> is all a tax increment area, the tax increment from the
                                                appreciation of the
                                                > nearby private lands would go directly back into more neighborhood
                                                > improvements.
                                                >
                                                > third, it will help the port by making some much needed
                                                improvements in the
                                                > backlands. that area needs a lot of help but the port doesn't have
                                                the
                                                > money to do much (or frankly anywhere along the waterfront) and has
                                                > regulatory constraints on what it can actually do with the land in
                                                terms of
                                                > revenue generation. not only would the digesters provide a
                                                stabilizing
                                                > investment into that area, they would anchor a reclamation eco-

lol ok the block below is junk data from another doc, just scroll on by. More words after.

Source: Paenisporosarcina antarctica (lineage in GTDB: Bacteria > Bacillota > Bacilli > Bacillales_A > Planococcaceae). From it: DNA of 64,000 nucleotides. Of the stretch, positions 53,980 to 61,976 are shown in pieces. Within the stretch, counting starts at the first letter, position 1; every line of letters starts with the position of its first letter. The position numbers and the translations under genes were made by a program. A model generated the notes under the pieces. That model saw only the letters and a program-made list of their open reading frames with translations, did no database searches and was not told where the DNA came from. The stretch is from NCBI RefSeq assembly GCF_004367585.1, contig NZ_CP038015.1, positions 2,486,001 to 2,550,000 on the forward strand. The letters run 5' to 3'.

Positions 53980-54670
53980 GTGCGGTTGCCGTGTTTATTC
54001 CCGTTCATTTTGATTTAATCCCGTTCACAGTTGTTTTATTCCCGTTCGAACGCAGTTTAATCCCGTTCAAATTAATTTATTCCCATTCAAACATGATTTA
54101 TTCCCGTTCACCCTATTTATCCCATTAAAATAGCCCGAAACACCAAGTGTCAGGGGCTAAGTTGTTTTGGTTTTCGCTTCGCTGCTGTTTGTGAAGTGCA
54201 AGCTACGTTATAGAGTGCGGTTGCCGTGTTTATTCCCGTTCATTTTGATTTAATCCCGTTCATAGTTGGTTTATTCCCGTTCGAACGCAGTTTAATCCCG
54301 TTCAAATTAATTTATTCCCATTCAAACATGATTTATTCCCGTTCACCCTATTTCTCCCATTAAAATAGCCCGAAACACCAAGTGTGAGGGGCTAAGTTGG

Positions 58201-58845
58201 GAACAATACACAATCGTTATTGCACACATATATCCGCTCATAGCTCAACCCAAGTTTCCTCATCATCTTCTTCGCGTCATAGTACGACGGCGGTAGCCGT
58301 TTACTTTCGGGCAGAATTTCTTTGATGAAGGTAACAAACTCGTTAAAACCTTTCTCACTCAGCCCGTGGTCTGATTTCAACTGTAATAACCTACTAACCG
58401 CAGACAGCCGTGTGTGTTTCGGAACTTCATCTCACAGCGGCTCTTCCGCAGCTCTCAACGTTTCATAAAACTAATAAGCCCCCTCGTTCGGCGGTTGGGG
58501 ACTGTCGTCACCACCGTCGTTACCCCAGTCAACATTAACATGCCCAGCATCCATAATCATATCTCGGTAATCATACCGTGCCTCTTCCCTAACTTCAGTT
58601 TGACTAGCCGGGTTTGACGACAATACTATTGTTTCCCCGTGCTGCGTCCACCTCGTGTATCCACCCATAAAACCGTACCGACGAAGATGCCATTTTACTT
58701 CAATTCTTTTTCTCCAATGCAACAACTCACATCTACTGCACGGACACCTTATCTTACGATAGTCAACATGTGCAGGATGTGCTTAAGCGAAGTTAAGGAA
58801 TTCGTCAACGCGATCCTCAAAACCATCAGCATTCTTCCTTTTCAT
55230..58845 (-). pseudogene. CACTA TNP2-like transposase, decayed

industrial
                                                > park with bio-diesel manufacturing, building materials reclamation,
                                                and food
                                                > waste to energy and buffer some of the other port users (concrete
                                                > manufacturing, aggregate handling, fat rendering) from the rest of
                                                the
                                                > neighborhood.
                                                >
                                                > finally,these neighborhood improvements would basically be paid a
                                                $19 to $1
                                                > match by the rest of the city's residents and businesses (we have
                                                about 5%
                                                > of the city's population). our neighborhood gets the benefits the
                                                rest of
                                                > the city pays the vast majority of the freight. i see this as a
                                                good thing.
                                                >
                                                > the decision on the new location will be made over the course of
                                                the next 18
                                                > months or so. i'll keep folks apprised as the process unfolds.